How To Care For A Pet Turtle - Tip Five: You MUST maintain the proper temperature in your turtle's tank. Of course, this varies from species to species, but generally speaking, 80 degrees fahrenheit during the day and 70 degrees at night are generally accepted as rule of thumb. You will want to purchase an under water heater to achieve this. Again, knowing the unique requirements for your specific turtle's breed is absolutely necessary.

So these are five important guidelines for you to follow to ensure your turtle enjoys a long, happy life with you. Remember, turtles can live a very long time. In fact, some are known to actually outlast us! With this in mind, understand that your initial investment of time, learning, and money will be well worth it in the grand scheme of things.

A turtle is a wonderful pet. They have more personality than many people realize. You've made a fantastic decision to educate yourself on being a good turtle owner! And there is still much to be learned...

Too many turtles are killed by neglect and lack of owner knowledge. Do NOT let that happen in your family. Learn how to care for a pet turtle the right way.

Thursday, July 22, 2010

Pet Turtle Care : Three Tips to Make Caring For Turtles at Feeding Time Easier

Caring for turtles inevitably involves feeding them and with this comes a few complications. Although, it should be an enjoyable time there are a few mistakes you as a turtle owner can make when trying to feed your turtle. Here are a few things to keep in mind which will help make feeding your turtles pleasant for both you and your turtle.

1) Feed your turtle in a separate tank from their aquarium

If you have an aquatic turtle it's always best to feed it in a separate tank or bowl instead of their aquarium. Aquatic turtles in particular are very messy eaters and tend to leave quite a bit of mess behind when it comes to dinner time. Feeding your turtle in a separate tank prevents bits of their food remaining in the aquarium, leaving the tank dirty and ruining the freshness of the water.

2) Supplementing the food with essential vitamins

Before you serve your turtle their food, use this time to drizzle or sprinkle some important vitamins over their food. Two essential vitamins that can be used as dusting or dressing for their food is:

  • Calcium
  • Vitamin A

Calcium can come in the form of a powder and you can obtain calcium powder from most pet stores or even online from a respectable source. All you have to do is sprinkle the calcium power over their foods and watch them gobble it up. Make sure to buy non-phosphorus calcium powder to ensure you don't unbalance your turtles calcium to phosphorus ratio.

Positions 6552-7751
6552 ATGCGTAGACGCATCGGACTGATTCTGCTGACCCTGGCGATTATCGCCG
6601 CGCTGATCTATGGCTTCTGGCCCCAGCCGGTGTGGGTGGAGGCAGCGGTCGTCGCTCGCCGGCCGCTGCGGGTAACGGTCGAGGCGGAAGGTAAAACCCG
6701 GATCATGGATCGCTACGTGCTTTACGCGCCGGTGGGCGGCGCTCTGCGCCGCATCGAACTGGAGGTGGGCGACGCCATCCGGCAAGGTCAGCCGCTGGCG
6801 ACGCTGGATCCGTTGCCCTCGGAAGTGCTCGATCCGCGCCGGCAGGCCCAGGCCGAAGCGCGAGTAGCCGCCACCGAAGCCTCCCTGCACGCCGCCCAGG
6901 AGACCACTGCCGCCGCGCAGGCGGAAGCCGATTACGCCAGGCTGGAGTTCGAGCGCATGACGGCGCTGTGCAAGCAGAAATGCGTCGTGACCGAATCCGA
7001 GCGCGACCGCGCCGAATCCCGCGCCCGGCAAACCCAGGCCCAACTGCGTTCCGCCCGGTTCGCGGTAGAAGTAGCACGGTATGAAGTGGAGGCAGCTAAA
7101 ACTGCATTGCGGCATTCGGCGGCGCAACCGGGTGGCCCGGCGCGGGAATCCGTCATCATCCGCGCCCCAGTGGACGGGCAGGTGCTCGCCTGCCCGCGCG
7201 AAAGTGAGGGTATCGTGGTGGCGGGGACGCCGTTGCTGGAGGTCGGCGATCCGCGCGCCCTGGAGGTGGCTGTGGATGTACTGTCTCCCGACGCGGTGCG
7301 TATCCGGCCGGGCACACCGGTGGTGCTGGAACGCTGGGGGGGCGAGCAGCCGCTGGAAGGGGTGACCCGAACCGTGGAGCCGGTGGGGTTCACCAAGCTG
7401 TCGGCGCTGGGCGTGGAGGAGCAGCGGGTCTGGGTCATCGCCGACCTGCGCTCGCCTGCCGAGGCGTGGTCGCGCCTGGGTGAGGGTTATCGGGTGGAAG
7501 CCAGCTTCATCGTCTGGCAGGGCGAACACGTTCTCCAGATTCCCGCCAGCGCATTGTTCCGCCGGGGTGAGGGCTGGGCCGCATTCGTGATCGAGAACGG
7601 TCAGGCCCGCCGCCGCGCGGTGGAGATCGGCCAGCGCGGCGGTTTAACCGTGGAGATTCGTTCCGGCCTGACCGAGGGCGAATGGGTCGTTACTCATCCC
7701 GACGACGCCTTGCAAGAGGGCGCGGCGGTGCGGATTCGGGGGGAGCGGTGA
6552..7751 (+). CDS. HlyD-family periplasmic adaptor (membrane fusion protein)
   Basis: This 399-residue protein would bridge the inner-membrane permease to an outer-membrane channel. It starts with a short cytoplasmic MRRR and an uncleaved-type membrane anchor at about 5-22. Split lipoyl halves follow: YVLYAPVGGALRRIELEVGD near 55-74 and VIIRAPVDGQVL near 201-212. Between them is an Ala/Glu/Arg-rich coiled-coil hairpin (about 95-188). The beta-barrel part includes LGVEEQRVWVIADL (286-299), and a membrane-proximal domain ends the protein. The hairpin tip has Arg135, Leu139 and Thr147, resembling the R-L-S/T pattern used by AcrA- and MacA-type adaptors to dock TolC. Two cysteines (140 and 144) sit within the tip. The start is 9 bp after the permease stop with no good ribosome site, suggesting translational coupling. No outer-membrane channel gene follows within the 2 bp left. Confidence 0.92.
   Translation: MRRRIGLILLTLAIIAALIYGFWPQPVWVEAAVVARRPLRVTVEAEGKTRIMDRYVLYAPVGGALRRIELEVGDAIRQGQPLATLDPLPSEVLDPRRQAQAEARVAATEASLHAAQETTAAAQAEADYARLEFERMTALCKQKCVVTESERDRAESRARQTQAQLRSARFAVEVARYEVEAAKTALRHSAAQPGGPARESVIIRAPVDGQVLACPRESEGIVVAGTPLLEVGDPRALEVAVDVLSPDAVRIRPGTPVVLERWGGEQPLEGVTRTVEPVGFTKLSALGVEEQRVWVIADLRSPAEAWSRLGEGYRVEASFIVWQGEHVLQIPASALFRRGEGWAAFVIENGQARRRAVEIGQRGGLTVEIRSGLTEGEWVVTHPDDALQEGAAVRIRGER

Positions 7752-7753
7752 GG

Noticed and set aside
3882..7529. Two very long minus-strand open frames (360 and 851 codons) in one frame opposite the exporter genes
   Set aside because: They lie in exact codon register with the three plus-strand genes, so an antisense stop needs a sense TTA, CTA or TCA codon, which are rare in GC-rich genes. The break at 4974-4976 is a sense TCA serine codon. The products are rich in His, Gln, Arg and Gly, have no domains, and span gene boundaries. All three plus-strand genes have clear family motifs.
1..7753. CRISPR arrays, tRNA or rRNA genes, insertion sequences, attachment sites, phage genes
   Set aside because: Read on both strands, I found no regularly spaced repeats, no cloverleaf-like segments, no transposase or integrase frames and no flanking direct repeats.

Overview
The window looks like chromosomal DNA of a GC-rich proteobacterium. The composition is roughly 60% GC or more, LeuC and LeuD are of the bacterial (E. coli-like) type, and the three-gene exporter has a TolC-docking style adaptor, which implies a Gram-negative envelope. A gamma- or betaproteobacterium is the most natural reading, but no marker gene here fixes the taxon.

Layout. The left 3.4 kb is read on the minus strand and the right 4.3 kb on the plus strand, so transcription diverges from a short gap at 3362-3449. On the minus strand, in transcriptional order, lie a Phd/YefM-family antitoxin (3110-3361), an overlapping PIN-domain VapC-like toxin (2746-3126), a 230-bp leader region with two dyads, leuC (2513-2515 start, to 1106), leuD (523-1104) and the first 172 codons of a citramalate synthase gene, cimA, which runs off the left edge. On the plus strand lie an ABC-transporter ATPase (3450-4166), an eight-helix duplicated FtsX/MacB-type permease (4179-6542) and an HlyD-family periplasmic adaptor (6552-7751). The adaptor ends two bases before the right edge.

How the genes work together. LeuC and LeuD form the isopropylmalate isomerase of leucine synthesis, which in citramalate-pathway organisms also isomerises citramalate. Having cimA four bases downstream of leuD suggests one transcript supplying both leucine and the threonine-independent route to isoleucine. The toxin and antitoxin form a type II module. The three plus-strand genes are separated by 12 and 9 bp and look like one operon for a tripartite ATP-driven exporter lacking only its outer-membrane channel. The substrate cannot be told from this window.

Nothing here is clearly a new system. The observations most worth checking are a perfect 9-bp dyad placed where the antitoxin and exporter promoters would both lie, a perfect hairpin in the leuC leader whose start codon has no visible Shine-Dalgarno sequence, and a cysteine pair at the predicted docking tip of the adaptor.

Cod liver oil is a good source of vitamin A and can be drizzled over their vegetables before serving it to them.

3) Feed your tortoise in small amounts

One problem which comes with caring for turtles that owners have is the fact that their tortoise eats food in small amounts and often leaves their vegetables and fruits unattended for long periods of time, occasionally coming back to nibble on it later. The problem with this is if there is a large amount of food left over then it is likely to spoil. A good solution to this problem is to serve your tortoise smaller amounts of meals through the day instead of one large meal all at once.

At every serving of a small meal wait for them to finish their food completely before providing another helping. If this is impractical for you try measuring the amount of food your tortoise consumes in a day and provide them with that, so as to prevent any leftovers and food spoiling. Whatever foods are leftover at the end of the day must be removed you don't want any pest or parasites infecting it and your tortoise eating that down.

Thursday, June 10, 2010

Pet Turtle Care: How to set up a turle aquarium

Pet Turtle Care

Turtle aquariums are a little different from the ordinary fish aquariums that are commonly kept in homes. For one, the turtles grow much bigger than they seem. Most new pet-owners mistakenly believe that the small sized baby turtle they see at the pet shop is not going to get much larger. A glass aquarium of 25-50 gallons or more is most suitable for turtle. One of the most important elements of turtle keeping is the selection of an appropriately sized tank. Long or "breeder" tanks are usually the best for turtles. The depth of the water should be more than the length of the turtle. In case the turtle needs to flip over, it will not get stuck in shallow water.

The water in the turtle aquarium should have a good and powerful filter. Turtles tend to be messy eaters and they also defecate directly into the water. It is necessary to keep changing the water quite often. This should be taken into consideration when putting up a turtle aquarium.

The turtle tank should have a lid and a full spectrum fluorescent light. The lighting can be adjusted using a timer to reflect the lengthening hours of the day. A good heater system is a must in a turtle tank. The substrate should be at varying levels so that the turtle can have a place where it can sit in water with its head sticking out of the water. The land area is ideally created with slate and rocks. There should be no sharp edges. This will make it easy for the turtle to climb on to the dry area. There should also be no place at the bottom of the tank where the turtle gets wedged. If it gets stuck, it will not able to surface for breath.

You will need an area that is fully dry and out of the water where the turtle can haul out and dry itself. Simulating the sun by positioning a spotlight over this area will encourage the turtle to bask. Putting the aquarium in direct sunlight is dangerous in case the turtle is not able to get into the water. There is another reason why a totally dry land area is a must in your turtle aquarium. The female turtle that is carrying its eggs will look for a dry area to bury her eggs. In the absence of a dry area, the female turtle will try to retain her eggs as long as possible. Then she will drop the eggs into the water itself. If the female turtle retains her eggs for too long, she may become sick. Fertilization within the body may also occur, and this will lead to massive infection. Larger turtles will need a bigger land area.